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August 09, 2006

Thai Infidelity

Dominic Armato
This is a post I've been dreading for some time. It's not that Spoon Thai and TAC Quick aren't great... they're fabulous. It's just that... well... this is going to take some explaining.

When I first had Thai, I was about nine or ten years old. This was before Chicago's massive Thai explosion that put approximately 23 Thai restaurants on every block. At this particular point in time, when my folks told friends we were going out for Thai food, 97% of them would respond, "Oh... you mean from Taiwan?" Anyway, the point is that I've been going to P.S. Bangkok for a really, really long time. I adore P.S. Bangkok. I practically grew up in the place. Sue, the proprietor and chef, is an old friend, a sweetheart of the highest degree, and one of those restaurant owners who treats her customers like her family. A good 20-30% of my major life events have been celebrated with a dinner at P.S. Bangkok. I've introduced countless hordes of people to the place. It's the only restaurant in the world for which I'd weep bitter tears if it ever closed down.

Suffice it to say that I have a little bit of a guilt complex when it comes to eating at any other Thai restaurant.

Dominic Armato
Anyway, I'm completely unable to judge P.S. Bangkok in any kind of objective manner whatsoever. But that said, I love the steamed dumplings. I crave the crispy pad see ewe. And I'll stack Sue's green curry up against anybody's. Sue seems to do her own thing. She doesn't do the typical Americanized Thai, but she obviously isn't doing what the places favored by the hardcore Thai fans are doing, either. I'm certainly no expert on what is or isn't traditional Thai, I just know there are dishes... great ones... I get at P.S. Bangkok that I can't get anywhere else. All the same, while my sense of loyalty is perhaps overly strong, in the interest of broadening my horizons I've started adding some other Thai joints to the rotation over the past ten years. For a while, I limited this exploration to hitting Sanamluang while I was living in Los Angeles, or dropping into Lotus of Siam whenever I visited Vegas. Being in another city somehow made it okay. But while I've known for the past few years that there were a few Thai restaurants in Chicago that I really, really had to get to, I needed a good nudge to get me to branch out. Recently, that nudge finally came.

Dominic Armato
Over the past few weeks I've had the good fortune to befriend Erik M., the fine fellow who runs silapaahaan.com, which is devoted to Thai food in Chicago. He's put together a rather fine collection of photos, but more importantly, he's translated the traditional Thai menus for six of his favorite establishments, thereby putting the non-Americanized dishes within reach for traditional Thai noobs. He was kind enough to invite me along for a couple of group excursions to two of his favorite joints, featuring not only dishes from the "secret" Thai menus, but also a number of specially requested items that weren't even on the menus... and really, how do you turn down an invitation like that?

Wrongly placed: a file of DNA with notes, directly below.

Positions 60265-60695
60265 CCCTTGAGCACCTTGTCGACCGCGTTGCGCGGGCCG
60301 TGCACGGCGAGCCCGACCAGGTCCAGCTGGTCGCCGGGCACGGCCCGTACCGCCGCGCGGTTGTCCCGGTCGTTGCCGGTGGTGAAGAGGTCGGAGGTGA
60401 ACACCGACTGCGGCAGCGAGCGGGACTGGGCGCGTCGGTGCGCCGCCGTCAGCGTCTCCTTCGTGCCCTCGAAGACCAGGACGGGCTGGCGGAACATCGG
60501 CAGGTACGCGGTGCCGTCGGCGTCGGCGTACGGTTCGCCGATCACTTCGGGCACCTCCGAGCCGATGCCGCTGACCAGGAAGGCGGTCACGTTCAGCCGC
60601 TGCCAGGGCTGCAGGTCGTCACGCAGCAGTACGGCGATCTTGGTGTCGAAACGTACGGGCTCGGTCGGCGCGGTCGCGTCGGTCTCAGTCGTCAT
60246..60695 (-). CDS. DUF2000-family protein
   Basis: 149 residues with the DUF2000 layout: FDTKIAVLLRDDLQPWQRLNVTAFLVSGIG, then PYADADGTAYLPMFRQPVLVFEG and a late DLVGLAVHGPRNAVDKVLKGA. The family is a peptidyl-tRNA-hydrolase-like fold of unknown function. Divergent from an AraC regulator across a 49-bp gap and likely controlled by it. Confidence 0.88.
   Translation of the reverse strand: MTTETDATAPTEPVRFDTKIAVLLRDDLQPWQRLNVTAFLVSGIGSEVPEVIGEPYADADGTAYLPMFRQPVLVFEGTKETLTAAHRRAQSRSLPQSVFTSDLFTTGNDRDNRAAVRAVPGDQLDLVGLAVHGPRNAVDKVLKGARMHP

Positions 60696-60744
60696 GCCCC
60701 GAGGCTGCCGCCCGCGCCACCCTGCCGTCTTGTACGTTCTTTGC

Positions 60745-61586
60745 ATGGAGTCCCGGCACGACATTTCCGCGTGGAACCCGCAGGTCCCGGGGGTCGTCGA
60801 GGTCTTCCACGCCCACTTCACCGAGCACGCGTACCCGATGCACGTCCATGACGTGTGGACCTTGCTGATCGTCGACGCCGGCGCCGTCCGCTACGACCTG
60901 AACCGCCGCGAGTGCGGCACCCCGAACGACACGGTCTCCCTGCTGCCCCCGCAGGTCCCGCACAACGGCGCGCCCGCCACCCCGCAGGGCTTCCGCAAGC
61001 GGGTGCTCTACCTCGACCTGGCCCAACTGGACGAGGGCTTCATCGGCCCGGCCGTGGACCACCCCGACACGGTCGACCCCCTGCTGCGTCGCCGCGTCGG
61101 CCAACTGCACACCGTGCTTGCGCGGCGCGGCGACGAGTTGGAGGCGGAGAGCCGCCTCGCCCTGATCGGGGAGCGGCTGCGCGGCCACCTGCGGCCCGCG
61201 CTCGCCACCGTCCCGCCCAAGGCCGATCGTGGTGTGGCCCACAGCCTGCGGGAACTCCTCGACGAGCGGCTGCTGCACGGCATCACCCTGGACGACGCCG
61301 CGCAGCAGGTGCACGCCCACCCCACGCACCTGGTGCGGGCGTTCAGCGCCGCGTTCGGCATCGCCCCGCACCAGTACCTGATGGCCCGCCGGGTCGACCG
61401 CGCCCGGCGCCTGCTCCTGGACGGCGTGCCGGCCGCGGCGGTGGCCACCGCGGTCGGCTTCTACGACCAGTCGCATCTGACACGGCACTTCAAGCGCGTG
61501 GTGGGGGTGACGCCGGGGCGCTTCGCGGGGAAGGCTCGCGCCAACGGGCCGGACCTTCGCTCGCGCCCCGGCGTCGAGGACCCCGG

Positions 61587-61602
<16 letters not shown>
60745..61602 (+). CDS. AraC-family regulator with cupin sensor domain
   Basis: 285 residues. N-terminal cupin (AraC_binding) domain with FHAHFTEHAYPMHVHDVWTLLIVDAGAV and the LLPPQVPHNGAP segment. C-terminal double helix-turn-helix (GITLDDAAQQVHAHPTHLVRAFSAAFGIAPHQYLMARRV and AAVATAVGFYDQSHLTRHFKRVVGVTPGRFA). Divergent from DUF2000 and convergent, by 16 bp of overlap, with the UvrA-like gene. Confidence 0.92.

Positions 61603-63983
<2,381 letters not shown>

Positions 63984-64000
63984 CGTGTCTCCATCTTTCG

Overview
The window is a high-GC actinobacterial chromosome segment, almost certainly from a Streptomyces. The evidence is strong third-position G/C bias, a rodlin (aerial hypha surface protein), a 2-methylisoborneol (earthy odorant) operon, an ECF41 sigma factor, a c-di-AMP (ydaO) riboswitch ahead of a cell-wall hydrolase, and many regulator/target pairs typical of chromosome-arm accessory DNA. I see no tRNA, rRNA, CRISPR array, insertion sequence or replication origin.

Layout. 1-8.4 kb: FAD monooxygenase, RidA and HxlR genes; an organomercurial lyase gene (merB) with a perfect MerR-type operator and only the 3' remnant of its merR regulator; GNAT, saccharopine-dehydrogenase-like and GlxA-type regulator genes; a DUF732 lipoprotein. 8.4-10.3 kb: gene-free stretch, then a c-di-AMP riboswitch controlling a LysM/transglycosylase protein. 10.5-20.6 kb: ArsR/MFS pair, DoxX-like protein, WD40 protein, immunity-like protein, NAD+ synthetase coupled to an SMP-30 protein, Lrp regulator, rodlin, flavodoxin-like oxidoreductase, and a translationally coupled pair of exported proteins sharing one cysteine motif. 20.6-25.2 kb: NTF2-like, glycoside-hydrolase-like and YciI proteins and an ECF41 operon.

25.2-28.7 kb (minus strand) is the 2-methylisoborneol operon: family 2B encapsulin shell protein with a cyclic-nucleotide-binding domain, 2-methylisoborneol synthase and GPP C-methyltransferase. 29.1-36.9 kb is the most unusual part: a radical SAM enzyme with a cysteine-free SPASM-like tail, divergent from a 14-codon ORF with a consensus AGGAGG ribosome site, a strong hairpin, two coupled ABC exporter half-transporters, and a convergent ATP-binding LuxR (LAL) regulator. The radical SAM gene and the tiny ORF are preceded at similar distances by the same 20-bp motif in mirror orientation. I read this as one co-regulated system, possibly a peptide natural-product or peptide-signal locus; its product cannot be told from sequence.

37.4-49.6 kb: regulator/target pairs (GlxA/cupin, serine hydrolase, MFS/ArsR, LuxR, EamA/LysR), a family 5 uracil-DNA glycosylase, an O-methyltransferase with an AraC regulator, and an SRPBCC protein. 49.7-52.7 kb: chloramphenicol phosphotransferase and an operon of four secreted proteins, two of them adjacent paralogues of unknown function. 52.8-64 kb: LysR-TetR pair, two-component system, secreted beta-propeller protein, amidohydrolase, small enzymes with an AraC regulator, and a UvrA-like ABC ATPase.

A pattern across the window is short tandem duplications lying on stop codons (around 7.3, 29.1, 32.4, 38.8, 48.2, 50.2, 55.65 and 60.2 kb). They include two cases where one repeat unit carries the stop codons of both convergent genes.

Dominic Armato
You don't, of course, and I didn't, and I was treated to two absolutely fantastic meals. Both TAC Quick and Spoon Thai are casual, inexpensive little joints that serve up what I'm informed by reliable sources is beautifully prepared authentic Thai cuisine. From Sanamluang and Lotus of Siam, I'd had a hint of the sorts of dishes that awaited me, and these didn't disappoint. Of course, the appeal of Thai is that when you're describing it, you can't go overboard with the bold adjectives. It's fresh, explosive cuisine that smacks you around a little, and I was smacked around plenty. Both were epic feasts, and a lot to digest all at once... both literally and figuratively. Again, I'm far from being a Thai expert, but amidst the sensory overload, there were a few dishes that stood out as favorites.

Dominic Armato
At both restaurants, we had kài thâwt, fried chicken that was heavily marinated, fried crisp on the outside but juicy on the inside, and served with a tamarind dipping sauce. I've often joked that it takes a lot to get me excited about chicken, but this was some exciting chicken. Though both were delicious, Spoon Thai's version was really something special, and it's pictured at the top of the page. Moving down the page is one of two fantastic soups we had at TAC Quick, tôm sâep, an Issan-style soup with little bits of beef offal. It was extremely tart and a little spicy, but what impressed me was that it packed a wallop without sacrificing subtlety. As potent as the flavors were, they were balanced and rounded, and the broth remained extremely light and refreshing. As for the offal, I have no idea what bits I was eating, but they were tasty.

Dominic Armato